# How can I solve my easy system of equations?

I am new to Mathematica and am afraid this is a silly question. I have this very easy substitution, it has three equations on three unknowns {w1, l1, t1}. I want to substitute the first two equations into the the third one, so that everything is in terms of w1 and then solve for w1. In pen and paper this is simple. I have tried many ways to do this with mathematica but Solve just stalls. Any suggestions as to how I could isolate w1?

Equations

l1w1optlag = Flatten[Solve[MRSw1andl1 == 0, l1]]

{l1 -> (pw^2 w1)/((1 + a e1)^2 w^2)}

t1w1optlag = Flatten[Solve[MRSw1andt1 == 0, t1]]

{t1 -> (pw^2 w1)/((1 + a e1)^2 r^2)}

focwrtlam == 0

1 - (Sqrt[l1]/d + Sqrt[t1]/d + Sqrt[w1]/d)^2 == 0


All I want to do is plug the first two equations on the the third one and solve for w1. Notice that I am getting rules for the first two equations. I have tried converting these rules to equations or evaluating the third expression with these rules and solving it as follows but it doesn't work:

Solve[focwrtlam == 0 /.t1w1optlag /.l1w1optlag,w1]

• (1 - (Sqrt[l1]/d + Sqrt[t1]/d + Sqrt[w1]/d)^2 == 0) /. {l1 -> (pw^2 w1)/((1 + a e1)^2 w^2), t1 -> (pw^2 w1)/((1 + a e1)^2 r^2)} – ciao Mar 30 '15 at 6:04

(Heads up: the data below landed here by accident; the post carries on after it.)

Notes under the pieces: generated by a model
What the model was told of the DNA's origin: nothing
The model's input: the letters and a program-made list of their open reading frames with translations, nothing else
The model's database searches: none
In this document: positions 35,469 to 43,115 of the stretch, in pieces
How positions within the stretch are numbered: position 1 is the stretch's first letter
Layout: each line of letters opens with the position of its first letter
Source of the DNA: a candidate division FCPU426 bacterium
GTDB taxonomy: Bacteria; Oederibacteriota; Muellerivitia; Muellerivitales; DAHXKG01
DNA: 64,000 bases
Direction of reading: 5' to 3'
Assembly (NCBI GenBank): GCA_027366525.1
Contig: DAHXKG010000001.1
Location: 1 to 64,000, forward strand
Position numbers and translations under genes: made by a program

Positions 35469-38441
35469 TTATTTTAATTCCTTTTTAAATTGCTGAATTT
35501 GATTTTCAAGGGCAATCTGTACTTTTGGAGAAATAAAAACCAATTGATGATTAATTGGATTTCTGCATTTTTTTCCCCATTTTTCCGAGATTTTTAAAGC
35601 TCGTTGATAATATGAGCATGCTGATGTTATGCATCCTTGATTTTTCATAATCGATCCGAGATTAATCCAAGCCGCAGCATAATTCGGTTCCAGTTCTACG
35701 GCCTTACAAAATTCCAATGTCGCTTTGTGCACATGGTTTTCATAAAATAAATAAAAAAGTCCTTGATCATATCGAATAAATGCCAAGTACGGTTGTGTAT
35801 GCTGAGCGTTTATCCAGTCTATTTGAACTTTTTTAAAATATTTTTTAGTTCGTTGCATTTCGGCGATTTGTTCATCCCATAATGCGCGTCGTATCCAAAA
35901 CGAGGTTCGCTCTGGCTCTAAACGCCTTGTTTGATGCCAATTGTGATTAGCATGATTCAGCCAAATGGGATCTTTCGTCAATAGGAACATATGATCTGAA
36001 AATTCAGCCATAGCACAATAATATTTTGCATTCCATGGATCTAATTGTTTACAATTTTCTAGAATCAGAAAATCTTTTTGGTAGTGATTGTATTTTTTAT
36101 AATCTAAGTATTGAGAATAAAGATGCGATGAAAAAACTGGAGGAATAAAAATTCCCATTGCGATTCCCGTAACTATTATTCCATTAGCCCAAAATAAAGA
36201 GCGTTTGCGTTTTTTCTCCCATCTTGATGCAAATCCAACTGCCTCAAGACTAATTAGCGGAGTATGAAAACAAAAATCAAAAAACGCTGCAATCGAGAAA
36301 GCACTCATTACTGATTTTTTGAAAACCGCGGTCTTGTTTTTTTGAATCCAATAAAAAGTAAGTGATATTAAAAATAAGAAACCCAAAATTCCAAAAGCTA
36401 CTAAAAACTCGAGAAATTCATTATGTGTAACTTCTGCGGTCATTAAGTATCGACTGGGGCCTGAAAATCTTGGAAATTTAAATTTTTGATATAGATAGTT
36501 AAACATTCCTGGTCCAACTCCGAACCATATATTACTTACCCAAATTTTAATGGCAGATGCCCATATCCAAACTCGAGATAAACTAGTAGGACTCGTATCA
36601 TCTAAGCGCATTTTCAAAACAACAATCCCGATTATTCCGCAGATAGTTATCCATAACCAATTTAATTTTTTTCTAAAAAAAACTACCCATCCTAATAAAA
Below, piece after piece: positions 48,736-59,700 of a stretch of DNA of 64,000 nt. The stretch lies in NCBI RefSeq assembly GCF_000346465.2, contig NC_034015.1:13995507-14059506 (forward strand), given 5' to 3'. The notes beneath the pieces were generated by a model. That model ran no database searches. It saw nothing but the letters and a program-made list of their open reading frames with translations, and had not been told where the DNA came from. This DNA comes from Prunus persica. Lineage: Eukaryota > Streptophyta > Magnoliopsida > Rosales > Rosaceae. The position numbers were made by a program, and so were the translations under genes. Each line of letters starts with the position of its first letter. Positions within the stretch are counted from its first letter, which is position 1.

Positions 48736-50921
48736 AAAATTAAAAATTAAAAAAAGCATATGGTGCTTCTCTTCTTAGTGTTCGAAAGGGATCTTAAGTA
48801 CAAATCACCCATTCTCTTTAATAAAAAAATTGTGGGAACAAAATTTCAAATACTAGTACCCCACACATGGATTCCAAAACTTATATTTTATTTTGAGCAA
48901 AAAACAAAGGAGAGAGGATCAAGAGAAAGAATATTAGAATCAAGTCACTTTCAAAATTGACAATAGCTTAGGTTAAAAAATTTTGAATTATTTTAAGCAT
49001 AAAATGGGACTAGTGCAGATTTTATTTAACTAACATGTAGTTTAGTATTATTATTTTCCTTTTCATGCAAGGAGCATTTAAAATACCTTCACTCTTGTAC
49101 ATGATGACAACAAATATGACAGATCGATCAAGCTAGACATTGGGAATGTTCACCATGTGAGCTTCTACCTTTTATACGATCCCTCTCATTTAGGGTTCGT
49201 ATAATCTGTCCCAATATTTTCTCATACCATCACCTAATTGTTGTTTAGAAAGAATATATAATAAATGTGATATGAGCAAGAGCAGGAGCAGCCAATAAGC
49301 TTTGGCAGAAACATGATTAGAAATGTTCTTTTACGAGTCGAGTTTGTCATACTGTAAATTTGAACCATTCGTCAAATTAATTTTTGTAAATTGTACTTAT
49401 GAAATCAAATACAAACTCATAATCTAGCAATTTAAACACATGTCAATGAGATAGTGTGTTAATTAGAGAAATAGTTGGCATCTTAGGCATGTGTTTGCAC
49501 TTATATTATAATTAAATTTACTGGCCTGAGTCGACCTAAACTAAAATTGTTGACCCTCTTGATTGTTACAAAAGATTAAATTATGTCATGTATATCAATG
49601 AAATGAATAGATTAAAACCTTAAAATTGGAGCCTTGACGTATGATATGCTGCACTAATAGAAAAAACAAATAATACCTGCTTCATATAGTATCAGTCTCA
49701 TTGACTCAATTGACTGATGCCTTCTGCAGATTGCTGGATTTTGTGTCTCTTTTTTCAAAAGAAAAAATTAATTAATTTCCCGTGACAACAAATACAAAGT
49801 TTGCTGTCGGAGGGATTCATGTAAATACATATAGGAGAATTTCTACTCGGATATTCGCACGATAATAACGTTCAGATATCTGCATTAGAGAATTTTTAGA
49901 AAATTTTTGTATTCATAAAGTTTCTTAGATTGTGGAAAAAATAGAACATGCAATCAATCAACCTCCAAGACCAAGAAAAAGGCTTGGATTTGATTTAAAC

• If I ask Mathematica to isolate w1 it cant handle the job it stalls. How can I isolate w1 after evaluating the third expression with the other two? – Goose Mar 30 '15 at 6:08
• Solve first two for {l1, t1} and plug solution(s) into third. – Daniel Lichtblau Mar 30 '15 at 14:32

Your equation is easier to handle if it put into an equivalent form.

eq1 = Sqrt[l1] + Sqrt[t1] + Sqrt[w1] == d;


It is also to convenient to write the rules as

r1 = {l1 -> (pw^2 w1)/((1 + a e1)^2 w^2)};
r2 = {t1 -> (pw^2 w1)/((1 + a e1)^2 r^2)};


and substitute u^2 for w1 getting a new equation

eq2 = eq1 /. Join[r1, r2] /. w1 -> u^2

Sqrt[u^2] + Sqrt[(pw^2 u^2)/((1 + a e1)^2 r^2)] +
Sqrt[(pw^2 u^2)/((1 + a e1)^2 w^2)] == d


This can be simplified

 eq3 = Simplify[eq2, Assumptions -> {u > 0}]

d == u (1 + Sqrt[pw^2/(r + a e1 r)^2] + Sqrt[pw^2/(w + a e1 w)^2])


Solving is now trivial.

soln = Solve[eq3, u][[1]] // Simplify

{u -> d/(1 + Sqrt[pw^2/(r + a e1 r)^2] + Sqrt[pw^2/(w + a e1 w)^2])}


Finally, to get w1 it is only necessary to evaluate u^2.

w1 = u^2 /. soln; w1

d^2/(1 + Sqrt[pw^2/(r + a e1 r)^2] + Sqrt[pw^2/(w + a e1 w)^2])^2

• Thank you, was not aware of the Join[] function. – Goose Mar 30 '15 at 18:35